Health Protective Effects of Phytonutrients: Green Tea Extract

Monday, 23 March 2015

The widely available extract from green tea is a combination of different phytonutrients (polyphenols) present in the tea leaves, which claim various health benefits. Green tea polyphenols have potent antioxidant and anti-inflammatory properties contributing to their anti-cancer and cardiovascular benefits and support of overall health. Recent research also shows that green tea offers health benefits in several conditions, such as rheumatoid arthritis, atherosclerosis, Alzheimer's disease, and so on.

Green tea contains between 30-40 percent of water-extractable polyphenols. Among the active constituents of green tea, epigallocatechin gallate (EGCG) has the greatest potential for its antioxidant and anticarcinogenic properties. Yet, the other components like epicatechin, epigallocatechin and epicatechin Gallate also help to enhance the actions of EGCG as a part of the green tea extract. EGCG is important for stimulating the production of the glutathione S-transferase (GST) enzyme that plays an important role in the body’s defense against cancer.

EGCG has multifaceted action in cancer prevention and carcinogenesis. It works in synergy with other micronutrients such as vitamin C, Lysine, and proline in simultaneously controlling multiple mechanisms in cancer growth and spread. Several studies conducted at our institute have proven that the specific micronutrient combination containing EGCG is effective in preventing metastasis by inhibiting the action of collagen digesting enzymes, and in addition can inhibit growth of new blood vessels to the tumor (anti-angiogenesis). The matrix metalloproteinases (MMP) enzymes secreted by cancer cells break down the cellular basement membrane thus enhancing the potential of the spread of cancer. EGCG inhibits the MMP enzymes and reduces their secretion and helps in reconstitution of the basement membrane. EGCG and other constituents of green tea extract are also effective in inducing cancer cell death (apoptosis). The effectiveness of this micronutrient synergy, specifically the anticarcinogenic effects, were confirmed and published by us in more than 80 scientific studies.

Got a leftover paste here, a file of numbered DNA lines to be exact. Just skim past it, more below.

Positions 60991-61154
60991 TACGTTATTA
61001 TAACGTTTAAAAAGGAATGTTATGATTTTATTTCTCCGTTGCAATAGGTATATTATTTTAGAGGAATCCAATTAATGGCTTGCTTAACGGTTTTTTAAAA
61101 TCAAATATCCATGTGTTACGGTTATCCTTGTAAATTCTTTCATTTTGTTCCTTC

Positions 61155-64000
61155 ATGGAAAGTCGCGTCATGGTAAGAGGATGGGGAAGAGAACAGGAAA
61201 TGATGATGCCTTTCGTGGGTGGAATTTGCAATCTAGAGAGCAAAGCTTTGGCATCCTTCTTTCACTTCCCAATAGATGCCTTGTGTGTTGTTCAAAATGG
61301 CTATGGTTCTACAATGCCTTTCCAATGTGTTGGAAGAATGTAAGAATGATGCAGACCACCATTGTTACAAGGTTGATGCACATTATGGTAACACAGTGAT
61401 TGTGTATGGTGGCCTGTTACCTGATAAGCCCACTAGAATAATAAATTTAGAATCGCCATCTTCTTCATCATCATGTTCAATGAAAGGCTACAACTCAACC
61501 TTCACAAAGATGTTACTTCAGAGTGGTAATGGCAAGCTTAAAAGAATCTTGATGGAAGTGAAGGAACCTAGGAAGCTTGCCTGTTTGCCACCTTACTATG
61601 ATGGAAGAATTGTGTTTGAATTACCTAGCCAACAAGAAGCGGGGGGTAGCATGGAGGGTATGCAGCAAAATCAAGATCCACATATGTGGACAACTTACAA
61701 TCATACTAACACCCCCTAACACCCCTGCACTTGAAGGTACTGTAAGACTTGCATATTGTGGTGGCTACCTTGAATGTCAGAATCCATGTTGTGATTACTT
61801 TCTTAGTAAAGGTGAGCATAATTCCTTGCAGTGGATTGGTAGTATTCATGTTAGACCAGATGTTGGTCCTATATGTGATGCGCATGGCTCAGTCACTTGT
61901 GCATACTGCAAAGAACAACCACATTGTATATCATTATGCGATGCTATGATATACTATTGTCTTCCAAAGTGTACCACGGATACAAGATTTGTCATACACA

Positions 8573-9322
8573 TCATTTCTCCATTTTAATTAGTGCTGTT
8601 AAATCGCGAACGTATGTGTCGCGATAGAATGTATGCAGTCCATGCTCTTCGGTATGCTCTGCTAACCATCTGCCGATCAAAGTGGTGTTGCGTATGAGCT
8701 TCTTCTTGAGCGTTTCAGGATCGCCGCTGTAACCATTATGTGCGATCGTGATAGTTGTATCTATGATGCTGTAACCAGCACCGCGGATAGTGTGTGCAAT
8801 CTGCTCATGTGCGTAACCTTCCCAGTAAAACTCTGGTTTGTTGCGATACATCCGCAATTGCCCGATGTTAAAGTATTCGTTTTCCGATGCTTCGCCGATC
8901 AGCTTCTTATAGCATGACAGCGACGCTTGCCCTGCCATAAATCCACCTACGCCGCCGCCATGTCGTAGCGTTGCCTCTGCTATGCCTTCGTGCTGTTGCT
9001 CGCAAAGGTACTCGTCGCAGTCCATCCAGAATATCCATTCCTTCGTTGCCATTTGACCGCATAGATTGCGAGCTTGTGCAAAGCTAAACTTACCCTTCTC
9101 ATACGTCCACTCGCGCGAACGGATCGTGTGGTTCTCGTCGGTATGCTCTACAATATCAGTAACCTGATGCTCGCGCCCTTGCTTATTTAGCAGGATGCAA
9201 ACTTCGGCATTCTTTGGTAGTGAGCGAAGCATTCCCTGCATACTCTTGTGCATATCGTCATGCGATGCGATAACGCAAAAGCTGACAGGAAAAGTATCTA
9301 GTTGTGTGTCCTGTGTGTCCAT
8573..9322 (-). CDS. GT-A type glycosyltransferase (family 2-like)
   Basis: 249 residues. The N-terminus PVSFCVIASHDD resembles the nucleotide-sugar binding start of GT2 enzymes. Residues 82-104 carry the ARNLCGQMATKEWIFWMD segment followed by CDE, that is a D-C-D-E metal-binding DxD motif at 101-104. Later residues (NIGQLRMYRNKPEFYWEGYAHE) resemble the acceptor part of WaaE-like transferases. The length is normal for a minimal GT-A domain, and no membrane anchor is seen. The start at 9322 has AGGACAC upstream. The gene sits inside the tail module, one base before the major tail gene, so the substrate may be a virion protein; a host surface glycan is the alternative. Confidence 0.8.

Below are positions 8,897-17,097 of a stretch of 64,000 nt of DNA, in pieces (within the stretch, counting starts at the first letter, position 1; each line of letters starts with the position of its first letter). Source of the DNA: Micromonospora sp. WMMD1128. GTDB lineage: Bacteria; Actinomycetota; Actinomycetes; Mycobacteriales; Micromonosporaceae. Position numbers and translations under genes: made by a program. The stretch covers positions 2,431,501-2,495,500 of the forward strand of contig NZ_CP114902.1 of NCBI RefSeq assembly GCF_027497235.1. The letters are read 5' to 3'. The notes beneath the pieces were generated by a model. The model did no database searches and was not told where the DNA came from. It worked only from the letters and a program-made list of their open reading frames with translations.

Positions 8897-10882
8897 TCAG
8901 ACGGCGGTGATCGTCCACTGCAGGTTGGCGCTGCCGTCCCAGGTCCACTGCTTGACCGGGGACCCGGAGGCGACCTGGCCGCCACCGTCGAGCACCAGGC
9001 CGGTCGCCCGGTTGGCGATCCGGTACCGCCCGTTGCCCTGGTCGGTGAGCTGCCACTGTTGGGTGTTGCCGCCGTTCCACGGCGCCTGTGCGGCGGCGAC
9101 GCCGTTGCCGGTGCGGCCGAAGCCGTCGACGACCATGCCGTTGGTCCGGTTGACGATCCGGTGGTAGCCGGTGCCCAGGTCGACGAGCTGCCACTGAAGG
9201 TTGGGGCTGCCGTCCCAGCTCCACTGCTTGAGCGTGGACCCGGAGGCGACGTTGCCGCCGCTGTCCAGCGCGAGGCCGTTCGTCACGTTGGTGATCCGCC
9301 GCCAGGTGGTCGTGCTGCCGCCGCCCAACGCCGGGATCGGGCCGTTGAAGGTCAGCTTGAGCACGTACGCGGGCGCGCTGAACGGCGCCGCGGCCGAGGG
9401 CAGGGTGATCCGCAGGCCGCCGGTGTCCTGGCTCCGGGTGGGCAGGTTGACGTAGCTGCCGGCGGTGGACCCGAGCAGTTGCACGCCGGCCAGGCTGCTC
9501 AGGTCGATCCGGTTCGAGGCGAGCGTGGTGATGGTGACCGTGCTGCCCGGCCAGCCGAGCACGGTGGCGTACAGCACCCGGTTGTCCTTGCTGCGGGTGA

When used alone, EGCG tends to have a higher concentration only in the digestive system. However, the EGCG bioavailability gradually decreases due to oxidation and metabolism. Effectively, much less EGCG reaches the blood and other tissues, indicating that the potency of EGCG is lost during its absorption from the digestive tract. Dr. Rath's earlier studies have proven that EGCG combined with vitamin C lysine, proline, and other nutrients already tends to have higher blood plasma concentration with a much smaller dose.

We conducted a clinical trial to examine if the addition of quercetin, obtained from red onions, would increase the effect of EGCG in the plasma of the participating human volunteers*. The results showed that adding quercetin to our synergistic micronutrient combination not only increase the absorption of EGCG, but it also delays the time of EGCG metabolism and excretion. Such a combined benefit increased EGCG bioavailability by 56%, making it more potent even at smaller doses. Additionally, quercetin works synergistically with EGCG in protecting healthy cells from toxic free radical damage and regulates mechanisms important for healthy cell growth.

EGCG has distinctive benefits for the brain and central nervous system as it is able to cross the protective blood brain barrier, and therefore it may exercise its action against diseases of the central nervous system such as Parkinson’s disease and Alzheimer’s disease.

Ref: *Kale A, et al., Phytotherapy Research 2010; 24(S1); S48-S55

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